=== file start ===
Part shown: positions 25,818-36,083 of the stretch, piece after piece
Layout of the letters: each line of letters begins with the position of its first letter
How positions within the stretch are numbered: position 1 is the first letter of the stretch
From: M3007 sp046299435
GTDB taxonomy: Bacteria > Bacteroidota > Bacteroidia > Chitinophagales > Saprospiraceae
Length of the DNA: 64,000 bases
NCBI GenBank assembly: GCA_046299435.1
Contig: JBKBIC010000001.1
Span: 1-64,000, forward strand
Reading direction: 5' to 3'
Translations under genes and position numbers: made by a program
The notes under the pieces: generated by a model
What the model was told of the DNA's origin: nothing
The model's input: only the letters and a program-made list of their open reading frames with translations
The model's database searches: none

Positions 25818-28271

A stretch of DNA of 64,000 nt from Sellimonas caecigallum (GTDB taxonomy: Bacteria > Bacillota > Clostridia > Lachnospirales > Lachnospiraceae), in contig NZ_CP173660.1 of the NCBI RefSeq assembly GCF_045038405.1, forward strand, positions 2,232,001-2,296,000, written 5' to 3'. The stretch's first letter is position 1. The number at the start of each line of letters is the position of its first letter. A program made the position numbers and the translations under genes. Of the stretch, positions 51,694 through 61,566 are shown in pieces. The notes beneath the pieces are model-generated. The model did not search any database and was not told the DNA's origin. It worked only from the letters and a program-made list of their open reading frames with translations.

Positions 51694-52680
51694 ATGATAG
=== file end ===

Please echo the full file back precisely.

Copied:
Part shown: positions 25,818-36,083 of the stretch, piece after piece
Layout of the letters: each line of letters begins with the position of its first letter
How positions within the stretch are numbered: position 1 is the first letter of the stretch
From: M3007 sp046299435
GTDB taxonomy: Bacteria > Bacteroidota > Bacteroidia > Chitinophagales > Saprospiraceae
Length of the DNA: 64,000 bases
NCBI GenBank assembly: GCA_046299435.1
Contig: JBKBIC010000001.1
Span: 1-64,000, forward strand
Reading direction: 5' to 3'
Translations under genes and position numbers: made by a program
The notes under the pieces: generated by a model
What the model was told of the DNA's origin: nothing
The model's input: only the letters and a program-made list of their open reading frames with translations
The model's database searches: none

Positions 25818-28271

A stretch of DNA of 64,000 nt from Sellimonas caecigallum (GTDB taxonomy: Bacteria > Bacillota > Clostridia > Lachnospirales > Lachnospiraceae), in contig NZ_CP173660.1 of the NCBI RefSeq assembly GCF_045038405.1, forward strand, positions 2,232,001-2,296,000, written 5' to 3'. The stretch's first letter is position 1. The number at the start of each line of letters is the position of its first letter. A program made the position numbers and the translations under genes. Of the stretch, positions 51,694 through 61,566 are shown in pieces. The notes beneath the pieces are model-generated. The model did not search any database and was not told the DNA's origin. It worked only from the letters and a program-made list of their open reading frames with translations.

Positions 51694-52680
51694 ATGATAG